… and this from Philipp Geuder — an awesome InDesign script to truly blow you away : layout invaders

keep grunting

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InDesign scripting : lesson 30

here’s a little quickie script to help those of you who like to specify exact row heights in your InDesign tables. changing column widths is easy, but changing row heights throughout a table is a pita.

let’s say you want to change all the reversed rows in a table like this, from 9mm high to 6mm high :
screen grab of original table

ordinarily you’d have to select each row, one after another, and set it to the new height manually, but with applescript we can automate it.

first we’ll create a dialog for the user to enter row heights into :

tell application id "com.adobe.InDesign"
  
  set mgDialog to make dialog
  tell mgDialog
    tell (make dialog column)
      tell (make dialog row)
        make static text with properties {static label:"Enter row height you'd like to change."}
      end tell
      tell (make dialog row)
        set mgOldHeightField to make text editbox with properties {edit contents:"current row height", min width:250}
      end tell
      tell (make dialog row)
        make static text with properties {static label:""}
      end tell
      tell (make dialog row)
        make static text with properties {static label:"Enter height you'd like it changed to."}
      end tell
      tell (make dialog row)
        set mgNewHeightField to make text editbox with properties {edit contents:"new row height", min width:250}
      end tell
      tell (make dialog row)
        make static text with properties {static label:""}
      end tell
    end tell
  end tell
  
  set mgResult to show mgDialog

  if mgResult is true then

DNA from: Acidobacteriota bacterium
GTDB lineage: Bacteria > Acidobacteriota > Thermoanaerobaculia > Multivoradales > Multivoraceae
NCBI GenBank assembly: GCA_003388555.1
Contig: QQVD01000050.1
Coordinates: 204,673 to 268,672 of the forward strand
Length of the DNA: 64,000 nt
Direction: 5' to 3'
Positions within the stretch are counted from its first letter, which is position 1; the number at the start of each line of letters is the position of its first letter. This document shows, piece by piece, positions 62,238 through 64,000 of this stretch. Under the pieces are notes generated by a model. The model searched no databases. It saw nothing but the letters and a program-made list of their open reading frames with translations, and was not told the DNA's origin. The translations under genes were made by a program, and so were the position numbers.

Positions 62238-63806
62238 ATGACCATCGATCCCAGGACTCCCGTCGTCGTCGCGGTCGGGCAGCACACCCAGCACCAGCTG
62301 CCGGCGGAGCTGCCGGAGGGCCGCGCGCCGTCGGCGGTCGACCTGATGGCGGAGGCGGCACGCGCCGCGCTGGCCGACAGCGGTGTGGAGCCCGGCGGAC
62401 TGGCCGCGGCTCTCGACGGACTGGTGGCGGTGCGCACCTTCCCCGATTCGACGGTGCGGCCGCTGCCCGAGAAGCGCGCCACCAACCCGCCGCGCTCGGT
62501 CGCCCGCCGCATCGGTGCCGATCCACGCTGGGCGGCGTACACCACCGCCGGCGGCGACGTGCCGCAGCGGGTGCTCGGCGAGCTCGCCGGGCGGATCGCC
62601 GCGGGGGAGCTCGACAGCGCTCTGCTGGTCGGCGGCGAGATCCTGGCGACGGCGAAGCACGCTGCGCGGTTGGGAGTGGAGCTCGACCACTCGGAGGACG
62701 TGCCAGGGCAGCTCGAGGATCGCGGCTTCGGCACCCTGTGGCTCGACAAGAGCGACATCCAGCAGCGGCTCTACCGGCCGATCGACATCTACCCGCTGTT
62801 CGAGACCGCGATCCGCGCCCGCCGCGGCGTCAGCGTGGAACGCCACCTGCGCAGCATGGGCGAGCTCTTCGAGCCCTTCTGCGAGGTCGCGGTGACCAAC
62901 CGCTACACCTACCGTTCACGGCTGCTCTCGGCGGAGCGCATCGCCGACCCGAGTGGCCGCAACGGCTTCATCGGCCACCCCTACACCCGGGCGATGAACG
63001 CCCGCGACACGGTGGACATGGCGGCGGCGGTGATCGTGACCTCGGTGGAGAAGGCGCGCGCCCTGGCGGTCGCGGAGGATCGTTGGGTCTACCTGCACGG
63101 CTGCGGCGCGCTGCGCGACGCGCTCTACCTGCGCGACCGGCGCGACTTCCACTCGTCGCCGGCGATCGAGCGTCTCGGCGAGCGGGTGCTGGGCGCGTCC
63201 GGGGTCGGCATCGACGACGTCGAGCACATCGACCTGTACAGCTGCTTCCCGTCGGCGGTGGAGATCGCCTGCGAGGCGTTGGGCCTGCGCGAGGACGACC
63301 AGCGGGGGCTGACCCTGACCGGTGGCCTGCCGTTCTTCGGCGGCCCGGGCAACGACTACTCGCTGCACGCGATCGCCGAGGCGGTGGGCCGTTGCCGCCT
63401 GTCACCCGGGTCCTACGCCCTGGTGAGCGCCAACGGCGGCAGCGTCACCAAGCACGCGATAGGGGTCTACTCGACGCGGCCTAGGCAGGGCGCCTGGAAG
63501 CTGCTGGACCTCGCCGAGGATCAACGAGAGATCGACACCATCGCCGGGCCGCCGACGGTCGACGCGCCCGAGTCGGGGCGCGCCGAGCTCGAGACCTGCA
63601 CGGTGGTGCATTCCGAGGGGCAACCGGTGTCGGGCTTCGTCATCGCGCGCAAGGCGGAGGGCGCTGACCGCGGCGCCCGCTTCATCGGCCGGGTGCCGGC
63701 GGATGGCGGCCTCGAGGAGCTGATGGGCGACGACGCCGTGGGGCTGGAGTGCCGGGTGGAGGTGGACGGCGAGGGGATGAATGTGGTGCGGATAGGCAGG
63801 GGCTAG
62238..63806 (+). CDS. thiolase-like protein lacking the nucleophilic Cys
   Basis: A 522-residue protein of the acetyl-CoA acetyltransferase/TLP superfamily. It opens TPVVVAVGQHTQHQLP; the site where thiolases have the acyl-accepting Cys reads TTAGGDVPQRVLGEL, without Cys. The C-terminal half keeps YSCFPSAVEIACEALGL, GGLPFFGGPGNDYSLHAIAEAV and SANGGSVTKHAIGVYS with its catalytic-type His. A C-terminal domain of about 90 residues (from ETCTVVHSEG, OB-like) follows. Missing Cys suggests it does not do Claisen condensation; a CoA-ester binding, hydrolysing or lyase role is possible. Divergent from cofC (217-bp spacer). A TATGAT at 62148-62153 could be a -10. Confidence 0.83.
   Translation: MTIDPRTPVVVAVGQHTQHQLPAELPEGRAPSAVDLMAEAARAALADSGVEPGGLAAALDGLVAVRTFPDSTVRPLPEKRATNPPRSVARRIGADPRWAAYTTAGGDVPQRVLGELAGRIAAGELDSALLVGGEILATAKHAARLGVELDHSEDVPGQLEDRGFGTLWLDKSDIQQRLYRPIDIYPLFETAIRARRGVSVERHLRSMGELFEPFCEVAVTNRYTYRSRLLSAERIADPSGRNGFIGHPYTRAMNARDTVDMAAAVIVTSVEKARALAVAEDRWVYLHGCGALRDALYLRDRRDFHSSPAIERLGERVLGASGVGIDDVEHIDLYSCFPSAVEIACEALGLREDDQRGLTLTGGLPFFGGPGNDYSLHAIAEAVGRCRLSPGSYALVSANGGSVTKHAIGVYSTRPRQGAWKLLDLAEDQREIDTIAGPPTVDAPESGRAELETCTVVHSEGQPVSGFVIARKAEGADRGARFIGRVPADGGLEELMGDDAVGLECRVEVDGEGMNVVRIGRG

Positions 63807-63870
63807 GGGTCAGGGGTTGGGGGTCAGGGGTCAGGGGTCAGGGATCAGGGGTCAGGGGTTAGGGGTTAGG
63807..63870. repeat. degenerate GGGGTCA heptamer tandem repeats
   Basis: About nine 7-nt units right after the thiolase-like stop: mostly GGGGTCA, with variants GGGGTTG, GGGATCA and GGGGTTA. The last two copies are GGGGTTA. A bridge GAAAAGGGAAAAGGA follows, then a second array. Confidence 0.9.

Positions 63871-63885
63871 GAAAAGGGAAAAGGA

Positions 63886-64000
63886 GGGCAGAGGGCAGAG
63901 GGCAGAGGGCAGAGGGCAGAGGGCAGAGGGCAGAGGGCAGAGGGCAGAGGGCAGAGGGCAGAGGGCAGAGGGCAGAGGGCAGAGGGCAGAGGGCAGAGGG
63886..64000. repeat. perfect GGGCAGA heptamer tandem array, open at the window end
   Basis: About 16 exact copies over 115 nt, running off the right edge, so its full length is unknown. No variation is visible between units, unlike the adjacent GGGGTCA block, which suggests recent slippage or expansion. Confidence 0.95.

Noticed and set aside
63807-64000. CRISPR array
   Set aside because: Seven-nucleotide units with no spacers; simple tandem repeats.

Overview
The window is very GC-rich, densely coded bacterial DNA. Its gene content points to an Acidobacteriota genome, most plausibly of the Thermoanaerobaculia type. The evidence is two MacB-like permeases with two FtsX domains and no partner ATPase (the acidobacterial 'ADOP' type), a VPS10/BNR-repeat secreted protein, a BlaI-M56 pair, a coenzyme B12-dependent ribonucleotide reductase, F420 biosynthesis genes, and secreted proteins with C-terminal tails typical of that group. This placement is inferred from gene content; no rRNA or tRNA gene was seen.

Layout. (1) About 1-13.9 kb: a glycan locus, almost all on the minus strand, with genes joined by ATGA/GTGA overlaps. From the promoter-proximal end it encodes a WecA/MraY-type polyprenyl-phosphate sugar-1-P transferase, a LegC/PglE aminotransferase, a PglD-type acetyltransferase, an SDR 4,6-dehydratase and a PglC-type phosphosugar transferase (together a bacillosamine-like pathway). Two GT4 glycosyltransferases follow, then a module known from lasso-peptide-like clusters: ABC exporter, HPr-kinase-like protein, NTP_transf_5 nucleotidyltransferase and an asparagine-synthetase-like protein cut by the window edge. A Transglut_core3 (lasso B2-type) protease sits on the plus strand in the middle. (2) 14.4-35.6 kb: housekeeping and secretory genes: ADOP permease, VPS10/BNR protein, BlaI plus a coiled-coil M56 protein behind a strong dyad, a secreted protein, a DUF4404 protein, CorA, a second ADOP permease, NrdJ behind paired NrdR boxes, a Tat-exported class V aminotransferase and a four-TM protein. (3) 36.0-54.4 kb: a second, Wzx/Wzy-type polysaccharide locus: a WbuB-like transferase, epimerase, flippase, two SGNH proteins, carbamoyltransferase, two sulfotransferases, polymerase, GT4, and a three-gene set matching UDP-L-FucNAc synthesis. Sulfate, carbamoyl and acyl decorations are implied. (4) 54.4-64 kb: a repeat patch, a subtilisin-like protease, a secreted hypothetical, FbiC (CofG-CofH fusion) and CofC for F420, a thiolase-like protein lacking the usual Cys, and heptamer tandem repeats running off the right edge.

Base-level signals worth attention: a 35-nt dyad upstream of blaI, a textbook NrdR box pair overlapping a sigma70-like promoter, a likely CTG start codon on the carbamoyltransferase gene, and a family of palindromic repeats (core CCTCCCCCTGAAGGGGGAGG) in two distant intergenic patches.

set mgOldHeight to edit contents of mgOldHeightField as number
    set mgNewHeight to edit contents of mgNewHeightField as number
    destroy mgDialog
  else
    error number -128
    destroy mgDialog
  end if

  -- rest of script to go here
  
end tell

first the specifications for the dialog are created, then the dialog is displayed to the user, then the results are captured into two variables — mgOldHeight and mgNewHeight. notice these variables are forced into numbers — for obvious reasons — so, if the user enters non-numerical data the script throws an error.

the resulting dialog looks like this :
screen grab of generated dialog

the rest of the script is simple as :

  tell active document
    tell table 1 of selection
      set height of (every row whose height is mgOldHeight) to mgNewHeight
    end tell
  end tell

here you’ll notice we’re addressing “table 1 of selection” which means that, for the script to work in this form, the first text frame containing the table must be selected (as shown in the screen grab above). you can also have all the text frames selected, but if you have nothing selected, or only the second frame selected, you’ll get an error.

that’s it. run the script, fill in your details, and all matching rows throughout the table will be changed almost instantaneously :
screen grab of filled dialog

screen grab of altered table

of course there are other ways to write the script — so that no selection is necessary, or every table in the document is addressed, or whatever — this is just the simplest form for this functionality.

the next scripting lesson will look a bit more at formatting InDesign tables with applescript.

til then, keep grunting.